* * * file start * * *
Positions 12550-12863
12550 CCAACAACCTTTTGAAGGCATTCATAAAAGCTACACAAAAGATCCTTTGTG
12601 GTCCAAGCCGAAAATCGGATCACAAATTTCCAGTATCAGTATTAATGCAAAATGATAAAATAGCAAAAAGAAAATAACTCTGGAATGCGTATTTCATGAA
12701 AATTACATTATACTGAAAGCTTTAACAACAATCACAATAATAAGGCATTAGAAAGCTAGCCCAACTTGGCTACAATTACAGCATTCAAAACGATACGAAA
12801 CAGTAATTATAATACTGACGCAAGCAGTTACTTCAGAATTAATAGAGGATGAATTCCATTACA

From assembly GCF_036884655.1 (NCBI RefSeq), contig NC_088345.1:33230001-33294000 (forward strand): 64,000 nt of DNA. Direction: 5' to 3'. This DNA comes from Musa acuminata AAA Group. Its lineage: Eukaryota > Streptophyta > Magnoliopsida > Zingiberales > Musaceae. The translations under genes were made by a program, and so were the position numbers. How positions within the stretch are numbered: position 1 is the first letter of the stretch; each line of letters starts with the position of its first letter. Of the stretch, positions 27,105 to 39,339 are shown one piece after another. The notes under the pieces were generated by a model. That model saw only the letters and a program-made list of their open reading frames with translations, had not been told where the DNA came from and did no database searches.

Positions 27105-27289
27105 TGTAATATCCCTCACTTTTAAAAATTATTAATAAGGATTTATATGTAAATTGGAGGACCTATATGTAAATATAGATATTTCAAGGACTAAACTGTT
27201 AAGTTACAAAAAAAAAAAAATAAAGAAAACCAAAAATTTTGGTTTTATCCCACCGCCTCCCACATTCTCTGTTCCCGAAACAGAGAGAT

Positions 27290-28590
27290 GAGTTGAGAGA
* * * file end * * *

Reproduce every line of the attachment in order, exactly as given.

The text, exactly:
Positions 12550-12863
12550 CCAACAACCTTTTGAAGGCATTCATAAAAGCTACACAAAAGATCCTTTGTG
12601 GTCCAAGCCGAAAATCGGATCACAAATTTCCAGTATCAGTATTAATGCAAAATGATAAAATAGCAAAAAGAAAATAACTCTGGAATGCGTATTTCATGAA
12701 AATTACATTATACTGAAAGCTTTAACAACAATCACAATAATAAGGCATTAGAAAGCTAGCCCAACTTGGCTACAATTACAGCATTCAAAACGATACGAAA
12801 CAGTAATTATAATACTGACGCAAGCAGTTACTTCAGAATTAATAGAGGATGAATTCCATTACA

From assembly GCF_036884655.1 (NCBI RefSeq), contig NC_088345.1:33230001-33294000 (forward strand): 64,000 nt of DNA. Direction: 5' to 3'. This DNA comes from Musa acuminata AAA Group. Its lineage: Eukaryota > Streptophyta > Magnoliopsida > Zingiberales > Musaceae. The translations under genes were made by a program, and so were the position numbers. How positions within the stretch are numbered: position 1 is the first letter of the stretch; each line of letters starts with the position of its first letter. Of the stretch, positions 27,105 to 39,339 are shown one piece after another. The notes under the pieces were generated by a model. That model saw only the letters and a program-made list of their open reading frames with translations, had not been told where the DNA came from and did no database searches.

Positions 27105-27289
27105 TGTAATATCCCTCACTTTTAAAAATTATTAATAAGGATTTATATGTAAATTGGAGGACCTATATGTAAATATAGATATTTCAAGGACTAAACTGTT
27201 AAGTTACAAAAAAAAAAAAATAAAGAAAACCAAAAATTTTGGTTTTATCCCACCGCCTCCCACATTCTCTGTTCCCGAAACAGAGAGAT

Positions 27290-28590
27290 GAGTTGAGAGA